Editor’s Note: This article is part of a series on the history of graphic design and social activism in California, with a focus on Los Angeles, published in partnership with KCET Artbound.
For good or ill, California is always a barometer of our collective future: a mashup of global cultures, a cradle of new technologies, the gathering place of political storms and social movements and a harbinger of climate change’s impacts. It’s the state where cults are founded, stars are born, and limits are tested.
Like the émigrés who fled the dusty air and outdated ideas of the East Coast and Europe for the clean air and sunshine of California, artists and designers in the state found their voices by breaking from modernist traditions and embracing the light, color, and playful attitude of the West Coast. The visual language that has emerged from the Golden State continues to rewrite the rules of design through the unrestrained use of color, stylistic hybridity, and the juxtaposition of high and low culture.
Midcentury Modernist Space Age Design
Graphic design can be broadly understood to include everything from billboards and poster art to album covers, book jackets, film titles, menus, and street signs. The advent of digital design has further expanded its scope. April Greiman, the transmedia artist who used the computer to craft a new aesthetic in the 1980s, felt the term “graphic design” was too limiting. After she became head of the California Institute of the Arts’ design department in 1982, she lobbied to change its name to “visual communications.”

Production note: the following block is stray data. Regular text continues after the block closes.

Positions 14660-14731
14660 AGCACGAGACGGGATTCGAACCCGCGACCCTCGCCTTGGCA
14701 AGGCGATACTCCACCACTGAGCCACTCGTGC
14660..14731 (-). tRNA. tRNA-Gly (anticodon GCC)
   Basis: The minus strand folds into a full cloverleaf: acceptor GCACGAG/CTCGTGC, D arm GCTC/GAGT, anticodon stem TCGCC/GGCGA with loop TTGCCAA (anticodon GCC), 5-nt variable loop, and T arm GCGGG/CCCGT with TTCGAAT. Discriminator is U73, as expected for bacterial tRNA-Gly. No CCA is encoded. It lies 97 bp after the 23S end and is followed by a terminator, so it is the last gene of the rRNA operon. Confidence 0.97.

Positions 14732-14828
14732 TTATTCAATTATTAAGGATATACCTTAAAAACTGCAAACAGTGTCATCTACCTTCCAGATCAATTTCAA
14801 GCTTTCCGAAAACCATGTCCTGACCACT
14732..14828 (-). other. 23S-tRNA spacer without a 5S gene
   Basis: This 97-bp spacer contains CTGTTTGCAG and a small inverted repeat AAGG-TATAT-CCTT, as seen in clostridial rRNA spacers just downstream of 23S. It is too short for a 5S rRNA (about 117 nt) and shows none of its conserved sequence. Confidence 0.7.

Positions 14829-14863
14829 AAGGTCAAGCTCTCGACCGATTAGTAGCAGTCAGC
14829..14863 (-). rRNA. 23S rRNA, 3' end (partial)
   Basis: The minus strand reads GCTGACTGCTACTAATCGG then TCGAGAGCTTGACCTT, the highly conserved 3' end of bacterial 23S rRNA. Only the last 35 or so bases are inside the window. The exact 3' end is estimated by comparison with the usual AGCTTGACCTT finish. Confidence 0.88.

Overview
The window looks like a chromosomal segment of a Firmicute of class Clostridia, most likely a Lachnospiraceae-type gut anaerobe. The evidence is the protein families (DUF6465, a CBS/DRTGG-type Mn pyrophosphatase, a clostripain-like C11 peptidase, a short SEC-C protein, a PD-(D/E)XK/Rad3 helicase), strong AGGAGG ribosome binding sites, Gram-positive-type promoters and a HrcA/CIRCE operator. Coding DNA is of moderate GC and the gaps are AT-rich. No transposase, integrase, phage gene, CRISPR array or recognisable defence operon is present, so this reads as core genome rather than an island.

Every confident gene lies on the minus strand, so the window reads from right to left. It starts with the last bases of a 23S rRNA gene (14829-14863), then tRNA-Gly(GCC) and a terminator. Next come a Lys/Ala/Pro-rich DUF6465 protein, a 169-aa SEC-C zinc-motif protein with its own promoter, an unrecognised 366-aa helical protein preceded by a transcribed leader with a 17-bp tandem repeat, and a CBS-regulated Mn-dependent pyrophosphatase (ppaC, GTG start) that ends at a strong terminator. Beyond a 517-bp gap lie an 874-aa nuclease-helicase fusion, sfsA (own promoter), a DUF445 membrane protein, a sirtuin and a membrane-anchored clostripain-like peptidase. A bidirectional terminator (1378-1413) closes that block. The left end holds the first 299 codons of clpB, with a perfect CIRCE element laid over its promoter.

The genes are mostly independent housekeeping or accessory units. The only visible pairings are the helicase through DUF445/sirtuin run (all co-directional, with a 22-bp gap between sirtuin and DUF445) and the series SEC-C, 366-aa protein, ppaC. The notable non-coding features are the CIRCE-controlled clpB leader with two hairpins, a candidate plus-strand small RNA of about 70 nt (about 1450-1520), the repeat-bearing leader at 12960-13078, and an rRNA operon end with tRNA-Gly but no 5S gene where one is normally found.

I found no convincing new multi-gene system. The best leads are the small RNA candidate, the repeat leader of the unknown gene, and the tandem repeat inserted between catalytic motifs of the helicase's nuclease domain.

California’s graphic design history can be traced back at least to the late 19th century, but the postwar period saw an explosion of creativity. The state’s growing population, revitalized industries, and consumer optimism led to the creation of a new, modern lifestyle that was exported globally. Midcentury California was a hub for experimentation, innovation and style: surf and hotrod culture, aeronautics and engineering, plastics and atomic energy, Barbies and fast food. It was the time of wacky Googie-style coffee shops and gas stations, with cantilevered roofs and starbursts designed to catch the eye of passing motorists; and the Case Study House Program, which would, wrote Arts and Architecture editor John Entenza, use “many war-born techniques and materials” to rethink the private home. It was this fascination with the future and its promise that seeped into the aesthetics of the day.
Disneyland opened in 1955, with the Space Age-themed Tomorrowland delivering what Walt Disney described as “a living blueprint of our future.” Its Googie-inspired architecture, rides and exhibits, and space-travel imagery showed the possibilities to come.
Disney animator Mary Blair created the whimsical design and color scheme for “It’s a Small World.” The ride was created for the 1964-1965 New York World’s Fair.